A quarter of the nearly 25,000 people convicted of federal drug offenses each year could receive shorter sentences under a shift in policy announced by U.S. Attorney General Eric Holder today, according to an analysis of government data.
Holder said the federal government will no longer seek mandatory minimum sentences for certain low-level drug offenders, a change hailed by some as a turning point in the decades-long drug war that will save the government millions and relieve overcrowding in prisons, where the population has grown 800 percent in 30 years.
“Widespread incarceration ... is both ineffective and unsustainable,” said Holder in remarks at the American Bar Association’s annual convention in San Francisco. “It imposes a significant economic burden -- totaling $80 billion in 2010 alone -- and it comes with human and moral costs that are impossible to calculate.”
“This is why I have today mandated a modification of the Justice Department's charging policies so that certain low-level, nonviolent drug offenders who have no ties to large-scale organizations, gangs, or cartels will no longer be charged with offenses that impose draconian mandatory minimum sentences,” he said.
"We must never stop being tough on crime,” said Holder. “But we must also be smarter on crime ... It's a matter of public safety and public good. It makes plain economic sense.”
The federal prison population has grown by almost 800 percent since 1980 to 219,000, and federal prisons are now at almost 40 percent over capacity. The budget for the Federal Bureau of Prison last year reached $6.6 billion, the second largest budget in the Department of Justice behind the FBI.
Drug offenses that carry long mandatory minimum sentences have been one of the most significant causes of the growth, according to federal reports. Last year, the 89,909 people convicted of drug offenses made up nearly half all federal inmates, according to statistics from the federal Bureau of Prisons. In 1980, just 4,700 people were in federal lockup for drug crimes.
Justice Department officials said they can't estimate how many people would be affected by Holder's shift in policy, but an NBC analysis of U.S. Sentencing Commission statistics suggests that it could impact about one quarter of all future drug offenders. In 2010, just over one quarter of the nearly 24,000 people convicted of federal drug offenses were found guilty of crimes that carried mandatory minimums and had little or no criminal history. Some already receive lesser sentences under so-called "safety valve" policies that apply to low-level nonviolent offenders.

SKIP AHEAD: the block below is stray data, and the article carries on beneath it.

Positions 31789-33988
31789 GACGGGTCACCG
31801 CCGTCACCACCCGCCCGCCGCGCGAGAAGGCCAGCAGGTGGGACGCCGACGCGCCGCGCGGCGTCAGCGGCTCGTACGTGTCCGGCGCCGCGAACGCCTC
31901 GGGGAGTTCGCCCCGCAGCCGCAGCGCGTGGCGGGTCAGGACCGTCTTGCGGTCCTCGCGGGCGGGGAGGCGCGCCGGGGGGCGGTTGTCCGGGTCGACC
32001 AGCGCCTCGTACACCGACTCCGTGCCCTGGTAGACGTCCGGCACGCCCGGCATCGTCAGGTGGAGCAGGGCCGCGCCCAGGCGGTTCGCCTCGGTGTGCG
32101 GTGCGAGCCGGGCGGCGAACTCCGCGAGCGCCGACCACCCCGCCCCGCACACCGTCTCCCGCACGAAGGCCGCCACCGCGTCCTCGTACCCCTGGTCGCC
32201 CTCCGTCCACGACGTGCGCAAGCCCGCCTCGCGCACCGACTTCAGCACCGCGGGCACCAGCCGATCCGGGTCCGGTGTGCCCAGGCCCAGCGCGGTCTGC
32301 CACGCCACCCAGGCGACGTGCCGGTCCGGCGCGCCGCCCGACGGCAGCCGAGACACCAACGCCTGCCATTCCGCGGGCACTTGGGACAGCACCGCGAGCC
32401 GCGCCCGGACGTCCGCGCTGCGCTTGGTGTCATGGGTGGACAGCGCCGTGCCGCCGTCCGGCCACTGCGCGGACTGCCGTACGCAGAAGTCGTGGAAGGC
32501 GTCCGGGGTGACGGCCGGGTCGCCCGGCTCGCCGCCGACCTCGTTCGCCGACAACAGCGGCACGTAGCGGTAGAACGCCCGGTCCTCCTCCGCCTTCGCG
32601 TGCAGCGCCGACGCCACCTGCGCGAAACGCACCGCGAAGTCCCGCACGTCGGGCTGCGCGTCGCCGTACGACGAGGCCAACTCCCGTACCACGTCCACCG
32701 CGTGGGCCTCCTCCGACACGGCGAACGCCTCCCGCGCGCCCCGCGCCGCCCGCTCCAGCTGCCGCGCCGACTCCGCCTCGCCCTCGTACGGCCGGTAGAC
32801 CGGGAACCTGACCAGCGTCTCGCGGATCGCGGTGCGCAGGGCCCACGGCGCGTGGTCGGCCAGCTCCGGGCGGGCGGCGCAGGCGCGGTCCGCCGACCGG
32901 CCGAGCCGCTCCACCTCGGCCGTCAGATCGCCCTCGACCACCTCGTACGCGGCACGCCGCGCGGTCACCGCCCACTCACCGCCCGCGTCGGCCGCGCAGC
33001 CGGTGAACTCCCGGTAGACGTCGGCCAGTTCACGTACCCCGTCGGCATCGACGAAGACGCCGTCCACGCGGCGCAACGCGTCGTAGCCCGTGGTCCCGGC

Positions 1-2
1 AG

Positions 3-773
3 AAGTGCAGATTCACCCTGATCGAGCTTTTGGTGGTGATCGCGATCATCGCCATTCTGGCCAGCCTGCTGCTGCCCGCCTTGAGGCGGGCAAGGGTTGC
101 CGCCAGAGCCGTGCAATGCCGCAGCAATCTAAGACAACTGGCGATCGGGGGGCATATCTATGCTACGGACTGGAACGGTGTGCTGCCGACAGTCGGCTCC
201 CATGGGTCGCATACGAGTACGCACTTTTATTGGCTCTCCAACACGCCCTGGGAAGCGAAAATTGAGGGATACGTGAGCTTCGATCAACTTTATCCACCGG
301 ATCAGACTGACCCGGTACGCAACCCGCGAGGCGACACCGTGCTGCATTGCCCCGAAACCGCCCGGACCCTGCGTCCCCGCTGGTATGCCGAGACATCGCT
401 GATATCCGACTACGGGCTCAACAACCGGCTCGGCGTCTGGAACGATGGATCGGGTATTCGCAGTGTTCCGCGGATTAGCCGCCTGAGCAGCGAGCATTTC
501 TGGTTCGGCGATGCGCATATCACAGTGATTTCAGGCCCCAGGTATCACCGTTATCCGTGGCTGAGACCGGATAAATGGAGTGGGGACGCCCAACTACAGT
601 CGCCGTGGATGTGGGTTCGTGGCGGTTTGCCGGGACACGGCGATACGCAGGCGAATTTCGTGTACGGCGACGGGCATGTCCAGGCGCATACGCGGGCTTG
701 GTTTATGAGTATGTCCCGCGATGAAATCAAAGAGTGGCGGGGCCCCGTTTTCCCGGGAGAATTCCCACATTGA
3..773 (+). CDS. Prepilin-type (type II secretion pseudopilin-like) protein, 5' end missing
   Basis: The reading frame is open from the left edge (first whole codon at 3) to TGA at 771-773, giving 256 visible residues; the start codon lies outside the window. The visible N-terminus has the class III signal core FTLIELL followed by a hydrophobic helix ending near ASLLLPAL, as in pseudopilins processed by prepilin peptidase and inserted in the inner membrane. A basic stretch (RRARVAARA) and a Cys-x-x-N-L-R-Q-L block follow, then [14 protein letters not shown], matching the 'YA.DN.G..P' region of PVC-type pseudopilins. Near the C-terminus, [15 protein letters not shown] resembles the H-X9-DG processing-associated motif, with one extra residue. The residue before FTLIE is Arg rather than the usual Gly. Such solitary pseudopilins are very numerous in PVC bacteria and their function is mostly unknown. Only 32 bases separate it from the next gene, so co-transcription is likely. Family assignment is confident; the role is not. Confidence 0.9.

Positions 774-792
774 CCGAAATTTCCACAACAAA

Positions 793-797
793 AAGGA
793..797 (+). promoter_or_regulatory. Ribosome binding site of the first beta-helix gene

Numbers from the Sentencing Commission also indicate that 85 percent of drug offenders sentenced in federal court in 2012 did not have weapons involved in their cases. The bulk of federal drug cases, about 66 percent last year, were for marijuana offenses.
Advocates who for years have pushed for federal prison reform welcomed Holder’s announcement.
“It’s a very significant step, and as much for symbolic reasons as it is for a practical effect,” said Marc Mauer, executive director of The Sentencing Project, a non-profit that advocates on criminal justice reform.
“One of the reasons we have such a huge rate of incarceration is due to the political climate that persisted for four decades,” Mauer added. “I think this proposal can make a huge contribution.”
But the devil is still in the details, said Mauer. Depending on the final policy, he said, the new approach could only impact a few thousand of the tens of thousands convicted each year.
There’s a marked difference between large-scale drug traffickers and low-level street dealers, said Molly Gill, government affairs counsel with the advocacy group Families Against Mandatory Minimums. “Judges aren’t allowed to recognize those kinds of distinctions, which is why you see our federal system full of people who are, by and large, non-violent drug offenders, or people without real criminal histories.”
Many hope that reform could also help address racial disparities in the federal system. Although African-Americans make up only 13 percent of the population in the United States, they account for 37 percent of federal inmates. Experts say that this disparity, due to a combination of harsh sentencing policies, selective policing and zealous prosecution of drug offenses, has had a devastating effect on minority communities and families.
“One of the reasons why there’s an enduring rate of poverty among black families is because so many black men are incarcerated,” said Paul Butler, professor of law at Georgetown University and a former federal prosecutor. “They’re not able to contribute to their families in a financial sense. When you have one in three black men with a criminal case, that has a huge effect on the employment prospects of those men.”
In a further effort to reduce overcrowding, Holder also announced expanded plans to release elderly prisoners earlier, and to allow local U.S. attorneys to take some cases out of federal courts and divert lower level offenders to rehabilitation programs.
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